Emerging market debt: Back to the future?


By Francesc Balcells, CIO of EM Debt at FIM Partners, an institutional asset manager focused on emerging markets. 

The FED and other central banks launch massive asset purchases, equities and global bonds rally, the market piles on inflation hedges, industrial commodities strengthen, and the dollar dips.   

Sound familiar? That was 2009-2013, one of the best periods for emerging market (EM) asset prices. During this period, EMs received huge inflows from major bond markets where yields were declining, and external and local EM debt produced 14 per cent annualized returns over four years.   
The question of whether “this time is different” inevitably arises. Investors must keep in mind that history never repeats itself exactly, although stock and bond prices look to be at even more elevated levels today. The spread between EM and G10 bonds is almost as wide now as it was in Q1 2009 and today’s market narrative indeed has a similar ring. However, there are some key differences. 

Then and now
One clear difference is that the current balance sheet expansion is multiples of that carried out during 2010-13. QE2 and QE3 expanded the FED balance sheet by a bit more than USD2 trillion over four years. However, in the last nine months of 2020 the FED balance sheet is expected to grow by USD5- 6 trillion.  
Not only is the current fiscal expansion bigger, it is arguably more aggressive, since money is being put directly into peoples’ pockets to kick-start consumption and stimulate economic demand. 
Another key difference is that the real-economy shock from Covid is far more profound and the current economic challenges are less amenable to policy measures. What’s more, the economic changes are potentially more structural in terms of altering people’s behavior than in 2008.
For EM, the differences are notable, too. A big one: China is not playing the leadership role it did after Lehman. Then, the Chinese authorities engineered a massive credit stimulus that percolated through the global economy, giving a lift to commodity prices and a helping hand to many EM countries. This time around, China is playing more of a secondary role, less keen (for now) on broad-based reflation.

The policy response across EM economies has differed as well, being more countercyclical. Fiscal expansion is more aggressive with interest rates cut to record-low levels. Moreover, several countries have even engaged in QE, something that would have been unthinkable just a few years ago. 
EM balance sheets, however, are less robust than they were in 2009. Debt ratios are higher and the credit quality of the new issuers which have emerged since 2008 is weaker, with many edging towards distressed status. In much the same way as in the developed world, the EM economic toll from Covid will be far deeper and more disruptive. This time around, the IMF expects GDP in EM and developing economies to contract by 3 per cent, compared with a 3 per cent rise in 2009.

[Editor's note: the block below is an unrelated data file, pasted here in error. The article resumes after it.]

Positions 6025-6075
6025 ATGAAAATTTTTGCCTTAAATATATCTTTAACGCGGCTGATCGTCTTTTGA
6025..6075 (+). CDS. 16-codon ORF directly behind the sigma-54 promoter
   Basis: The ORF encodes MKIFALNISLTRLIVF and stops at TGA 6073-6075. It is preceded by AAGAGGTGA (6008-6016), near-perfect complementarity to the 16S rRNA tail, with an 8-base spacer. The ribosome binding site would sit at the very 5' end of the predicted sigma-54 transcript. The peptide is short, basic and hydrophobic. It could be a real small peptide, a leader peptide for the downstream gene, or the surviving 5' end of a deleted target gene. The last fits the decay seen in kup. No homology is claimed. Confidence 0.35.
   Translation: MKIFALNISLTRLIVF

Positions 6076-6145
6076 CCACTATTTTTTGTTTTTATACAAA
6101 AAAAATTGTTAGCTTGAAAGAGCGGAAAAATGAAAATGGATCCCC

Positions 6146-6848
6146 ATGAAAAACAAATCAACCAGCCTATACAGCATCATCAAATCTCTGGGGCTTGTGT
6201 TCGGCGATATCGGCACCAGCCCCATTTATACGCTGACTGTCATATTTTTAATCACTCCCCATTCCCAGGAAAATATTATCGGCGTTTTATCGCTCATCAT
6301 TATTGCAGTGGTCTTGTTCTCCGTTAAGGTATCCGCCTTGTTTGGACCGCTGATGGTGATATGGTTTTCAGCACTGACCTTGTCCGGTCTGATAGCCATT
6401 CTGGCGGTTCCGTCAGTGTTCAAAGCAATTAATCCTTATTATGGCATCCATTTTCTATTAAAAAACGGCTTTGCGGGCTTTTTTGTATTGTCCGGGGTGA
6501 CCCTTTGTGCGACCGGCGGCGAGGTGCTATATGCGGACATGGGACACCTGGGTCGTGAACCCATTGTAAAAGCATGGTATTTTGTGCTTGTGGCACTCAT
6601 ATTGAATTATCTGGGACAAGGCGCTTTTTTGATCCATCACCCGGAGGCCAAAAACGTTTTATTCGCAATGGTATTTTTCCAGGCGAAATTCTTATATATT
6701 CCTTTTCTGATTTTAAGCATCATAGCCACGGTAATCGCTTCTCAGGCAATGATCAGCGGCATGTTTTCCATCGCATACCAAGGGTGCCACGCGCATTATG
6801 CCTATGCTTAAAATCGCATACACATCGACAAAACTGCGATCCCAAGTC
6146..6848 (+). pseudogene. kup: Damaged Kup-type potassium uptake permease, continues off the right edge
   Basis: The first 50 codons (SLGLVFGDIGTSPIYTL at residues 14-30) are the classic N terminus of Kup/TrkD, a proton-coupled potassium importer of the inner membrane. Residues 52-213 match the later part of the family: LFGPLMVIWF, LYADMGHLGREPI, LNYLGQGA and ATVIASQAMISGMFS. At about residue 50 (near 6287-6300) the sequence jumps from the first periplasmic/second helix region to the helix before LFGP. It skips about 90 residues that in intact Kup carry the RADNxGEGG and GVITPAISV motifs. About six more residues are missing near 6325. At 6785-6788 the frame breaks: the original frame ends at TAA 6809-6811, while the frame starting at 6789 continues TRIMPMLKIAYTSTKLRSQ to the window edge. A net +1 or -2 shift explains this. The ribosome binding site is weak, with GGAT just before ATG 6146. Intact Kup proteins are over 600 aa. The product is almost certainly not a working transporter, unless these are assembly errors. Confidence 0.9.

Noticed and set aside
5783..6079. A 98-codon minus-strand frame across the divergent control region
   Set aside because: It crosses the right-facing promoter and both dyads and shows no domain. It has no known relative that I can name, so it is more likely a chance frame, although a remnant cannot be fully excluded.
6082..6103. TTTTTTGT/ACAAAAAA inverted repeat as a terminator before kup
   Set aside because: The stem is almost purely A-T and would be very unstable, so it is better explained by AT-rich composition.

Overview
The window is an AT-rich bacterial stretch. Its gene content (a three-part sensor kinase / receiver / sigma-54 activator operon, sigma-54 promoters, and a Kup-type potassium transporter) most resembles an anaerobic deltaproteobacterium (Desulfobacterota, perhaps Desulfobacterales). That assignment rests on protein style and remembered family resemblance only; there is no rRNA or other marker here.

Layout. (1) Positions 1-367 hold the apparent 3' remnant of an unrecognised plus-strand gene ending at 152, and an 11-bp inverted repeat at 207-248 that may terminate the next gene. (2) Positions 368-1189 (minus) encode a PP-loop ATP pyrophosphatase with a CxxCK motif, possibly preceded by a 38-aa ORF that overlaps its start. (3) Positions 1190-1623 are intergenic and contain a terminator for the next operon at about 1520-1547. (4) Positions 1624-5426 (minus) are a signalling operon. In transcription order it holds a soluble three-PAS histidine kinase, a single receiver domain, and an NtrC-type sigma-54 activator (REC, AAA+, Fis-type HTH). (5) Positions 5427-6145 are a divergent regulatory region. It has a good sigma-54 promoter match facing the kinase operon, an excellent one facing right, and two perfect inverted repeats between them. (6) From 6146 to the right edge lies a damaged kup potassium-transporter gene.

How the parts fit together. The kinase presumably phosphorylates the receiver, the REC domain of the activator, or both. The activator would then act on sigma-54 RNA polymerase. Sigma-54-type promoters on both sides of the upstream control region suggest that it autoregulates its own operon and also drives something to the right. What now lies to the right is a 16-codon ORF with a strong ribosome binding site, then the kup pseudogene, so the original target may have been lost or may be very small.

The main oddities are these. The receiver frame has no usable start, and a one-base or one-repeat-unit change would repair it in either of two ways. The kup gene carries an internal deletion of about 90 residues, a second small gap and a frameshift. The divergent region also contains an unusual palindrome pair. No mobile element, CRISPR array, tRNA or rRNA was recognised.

A (smaller) wave

As such, it is worth assessing whether we are in a “2009 moment” since flows into EMs tend to occur in waves and can persist. Indeed, four such waves have unfolded since the early 2000s: inflows during the commodity super cycle; outflows post-Lehman; inflows following the launch of QE in late 2008; and outflows following the 2013 “taper tantrum,” which saw US Treasury yields spike when investors realized the Fed was beginning to wind down QE.
What made the 2009-13 wave exceptional was the huge scale of the flows to EM local markets. Foreign investors went from practically no exposure to a sizeable weighting. Take Mexico, for example, where foreign holdings of peso-denominated Bonos went from 20 per cent of the market in 2010 to almost 70 per cent in just four years. Similar shifts happened in many other EM countries.

Since 2013, however, portfolio flows into EM have slowed and even reversed. Other type of flows, such as bank credit , mostly syndicated loans and trade finance, turned heavily negative as global banks  retrenched since the great financial crisis. Accordingly, FX reserves have stagnated since 2013.  
Given this backdrop, the next capital wave into EM is unlikely to be as pronounced, given existing local market exposures, unless there is a marked shift in the behavior by global banks or new sources of demand for capital emerge. Among the latter, sovereign issuers from the Gulf, the Chinese fixed income market, and some local markets in the frontier space will become increasingly even more important than they are today.   

Capturing the flow

Market participants will therefore be wondering how best to capture a potential uptick while navigating a deterioration in EM growth prospects, given the relative attractiveness of EM as G10 yields tighten.  

Savvy investors should therefore focus on an asset class that provides ample yield but is protected against a weakening growth outlook. External debt fits this brief, given that it is anchored to balance sheets and is less sensitive to economic growth. 

Tactical allocations to EM debt offer a prudent approach. Observations of country risk on a case-by-case basis can help to ensure favorable convexity in position taking – something that active managers with EM expertise are set up to do in a complicated EM debt environment.